Written by Dr Ivan Chow
Do you have the following?
- Take more than 30 minutes to fall asleep after you get into bed.
- Regularly wake up more than once per night.
- Lie awake for more than 20 minutes when you wake up in the middle of the night.
- Feel tired and have difficulty concentrating during the day.
- Drink more caffeine to stay alert.
- Feel more stressed out, emotionally exhausted, and angrier than usual.
These are signs of poor sleep quality. Many things could be contributing to your poor sleep quality.
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Poor sleep habits, like having an irregular sleep schedule, tobacco use, caffeine or alcohol consumption, can interfere with your sleep quality.
Mental health problems, for example, depression or anxiety disorder, contribute to poor sleep quality. Sleep deprivation and resulting insomnia worsen these conditions, creating a vicious cycle.
Chronic lung diseases, asthma, acid reflux, renal disease, cancer, fibromyalgia, and chronic pain lead to poor sleep pattern and unfortunately poor sleep quality can exacerbate the symptoms and discomfort felt with these conditions.
A person with sleep apnea experiences temporary lapses in breathing during their sleep, resulting in loud snoring, choking, or interruptions in breathing while sleeping. Even if they don’t consciously wake up, their brain has to kick start breathing again, disrupting sleep quality. Daytime sleepiness is the most common complaint of individuals with sleep apnea.
Some sleep disorders go undiagnosed until a person seeks care for other symptoms like poor sleep quality, or their partner alerts them to the symptoms such as involuntary jerking movements in their legs while they sleep.
- Go to bed and get up at the same time every day and make sure you have sufficient sleep. Adults need 7-9 hours of sleep per night.
- Do not try to force yourself to sleep. If you cannot sleep, get out of bed and try again later.
- Have coffee, tea, and other foods that have caffeine only in the morning. Avoid alcohol and caffeine in the late afternoon, evening, and bedtime. Also, avoid smoking in the evening.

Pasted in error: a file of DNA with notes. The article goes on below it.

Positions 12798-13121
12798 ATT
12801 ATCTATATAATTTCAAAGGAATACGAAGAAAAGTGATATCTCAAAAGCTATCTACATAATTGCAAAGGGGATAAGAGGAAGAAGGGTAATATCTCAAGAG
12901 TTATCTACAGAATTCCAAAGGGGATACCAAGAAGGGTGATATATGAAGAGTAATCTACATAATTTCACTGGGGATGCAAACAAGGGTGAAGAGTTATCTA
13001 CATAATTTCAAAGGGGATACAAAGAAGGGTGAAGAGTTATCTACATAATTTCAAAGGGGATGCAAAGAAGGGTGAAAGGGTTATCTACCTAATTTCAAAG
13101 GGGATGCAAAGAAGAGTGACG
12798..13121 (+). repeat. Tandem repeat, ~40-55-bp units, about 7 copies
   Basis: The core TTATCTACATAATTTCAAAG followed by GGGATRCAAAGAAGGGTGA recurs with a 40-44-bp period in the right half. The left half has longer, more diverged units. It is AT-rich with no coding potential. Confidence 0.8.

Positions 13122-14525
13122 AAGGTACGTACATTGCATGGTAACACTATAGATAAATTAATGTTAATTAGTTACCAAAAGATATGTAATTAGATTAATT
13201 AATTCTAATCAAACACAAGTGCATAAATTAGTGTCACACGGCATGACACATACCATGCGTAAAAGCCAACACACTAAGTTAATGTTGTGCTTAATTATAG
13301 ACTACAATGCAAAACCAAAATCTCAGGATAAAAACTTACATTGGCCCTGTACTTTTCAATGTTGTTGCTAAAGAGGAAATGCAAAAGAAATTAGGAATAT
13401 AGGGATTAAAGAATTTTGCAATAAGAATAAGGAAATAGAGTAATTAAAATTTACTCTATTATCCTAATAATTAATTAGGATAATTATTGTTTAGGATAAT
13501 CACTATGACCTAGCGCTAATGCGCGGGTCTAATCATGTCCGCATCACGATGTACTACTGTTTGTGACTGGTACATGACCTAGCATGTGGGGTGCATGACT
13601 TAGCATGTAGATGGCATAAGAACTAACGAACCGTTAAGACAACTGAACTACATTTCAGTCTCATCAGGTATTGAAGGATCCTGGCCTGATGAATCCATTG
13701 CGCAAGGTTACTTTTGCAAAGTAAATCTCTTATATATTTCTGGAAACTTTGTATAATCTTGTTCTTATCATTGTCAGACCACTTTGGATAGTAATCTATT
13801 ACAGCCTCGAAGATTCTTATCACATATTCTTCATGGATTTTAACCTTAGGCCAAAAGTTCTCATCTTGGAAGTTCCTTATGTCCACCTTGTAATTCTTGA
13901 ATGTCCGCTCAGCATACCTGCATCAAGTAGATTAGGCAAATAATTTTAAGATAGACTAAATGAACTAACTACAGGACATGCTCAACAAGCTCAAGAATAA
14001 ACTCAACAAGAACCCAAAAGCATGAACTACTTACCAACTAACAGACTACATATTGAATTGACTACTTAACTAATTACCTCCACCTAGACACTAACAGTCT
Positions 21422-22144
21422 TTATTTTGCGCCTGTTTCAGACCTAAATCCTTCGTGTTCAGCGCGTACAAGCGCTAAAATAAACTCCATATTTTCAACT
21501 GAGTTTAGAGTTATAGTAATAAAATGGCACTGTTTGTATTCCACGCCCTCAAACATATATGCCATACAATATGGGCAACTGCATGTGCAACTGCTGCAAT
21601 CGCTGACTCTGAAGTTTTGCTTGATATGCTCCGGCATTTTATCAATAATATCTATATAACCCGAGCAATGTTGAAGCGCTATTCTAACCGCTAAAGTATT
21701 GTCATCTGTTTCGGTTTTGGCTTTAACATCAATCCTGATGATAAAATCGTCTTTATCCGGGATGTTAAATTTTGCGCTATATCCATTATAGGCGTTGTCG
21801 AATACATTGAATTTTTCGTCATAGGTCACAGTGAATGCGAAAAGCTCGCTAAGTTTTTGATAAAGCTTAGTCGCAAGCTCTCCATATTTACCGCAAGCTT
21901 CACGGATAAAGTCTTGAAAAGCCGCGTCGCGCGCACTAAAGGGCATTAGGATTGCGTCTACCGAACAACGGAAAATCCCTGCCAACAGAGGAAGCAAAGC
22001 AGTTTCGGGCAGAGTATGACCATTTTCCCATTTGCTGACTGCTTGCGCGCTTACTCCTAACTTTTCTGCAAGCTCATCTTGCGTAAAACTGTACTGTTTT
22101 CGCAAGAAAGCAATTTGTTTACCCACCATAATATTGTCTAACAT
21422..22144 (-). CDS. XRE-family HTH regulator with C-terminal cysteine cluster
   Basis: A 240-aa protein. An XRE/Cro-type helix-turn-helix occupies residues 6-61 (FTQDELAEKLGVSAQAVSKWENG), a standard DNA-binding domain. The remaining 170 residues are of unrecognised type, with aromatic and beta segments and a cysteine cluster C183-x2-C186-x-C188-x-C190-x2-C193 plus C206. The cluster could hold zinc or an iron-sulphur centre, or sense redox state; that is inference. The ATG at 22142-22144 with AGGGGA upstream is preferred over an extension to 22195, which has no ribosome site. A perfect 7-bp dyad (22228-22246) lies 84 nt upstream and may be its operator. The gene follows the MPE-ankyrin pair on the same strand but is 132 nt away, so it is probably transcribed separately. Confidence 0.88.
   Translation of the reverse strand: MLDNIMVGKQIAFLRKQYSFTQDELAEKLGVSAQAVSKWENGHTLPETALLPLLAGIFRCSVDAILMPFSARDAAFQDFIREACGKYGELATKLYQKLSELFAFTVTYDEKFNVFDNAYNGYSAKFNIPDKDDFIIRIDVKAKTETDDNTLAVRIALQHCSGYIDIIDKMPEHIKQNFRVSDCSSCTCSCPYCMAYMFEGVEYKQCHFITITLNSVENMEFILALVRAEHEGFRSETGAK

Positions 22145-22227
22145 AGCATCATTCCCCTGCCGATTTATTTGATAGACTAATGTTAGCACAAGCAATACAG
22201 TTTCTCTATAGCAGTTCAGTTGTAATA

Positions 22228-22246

- Keep your bedroom dark, cool, quiet, and free of reminders of work or other things that cause you stress.
- Create a relaxing bedtime routine for your brain to recognize them as the prelude to sleep, such as taking a warm bath or listening to an audiobook.
- Solve problems you have before you go to bed.
- Exercise several days a week, but not right before bed. Get some sunlight in the morning. Just 15-30 minutes outside in the sun can help wake you up and reset your circadian rhythm.
- Avoid using phones or reading devices that give off light 30 minutes before bed.
- Try relaxation therapy, in which you focus on relaxing all the muscles in your body.
- Work with a counsellor or psychologist to deal with the problems that might cause poor sleep.
Yes, there are medicines to help with sleep. But it would be best if you tried them only after you tried the techniques above and discussed your case with your doctor. You should not use sleep medicines every night for long periods of time. Otherwise, you can become dependent on it.
Depression or anxiety sometimes causes insomnia. If that is the case for you, you might benefit from an antidepressant rather than a sleep medicine. Antidepressants often improve sleep and can help with
other worries, too.
If you still have trouble sleeping after implementing these suggestions, talk to your family doctor. They may recommend other therapies or medications that can improve your sleep quality.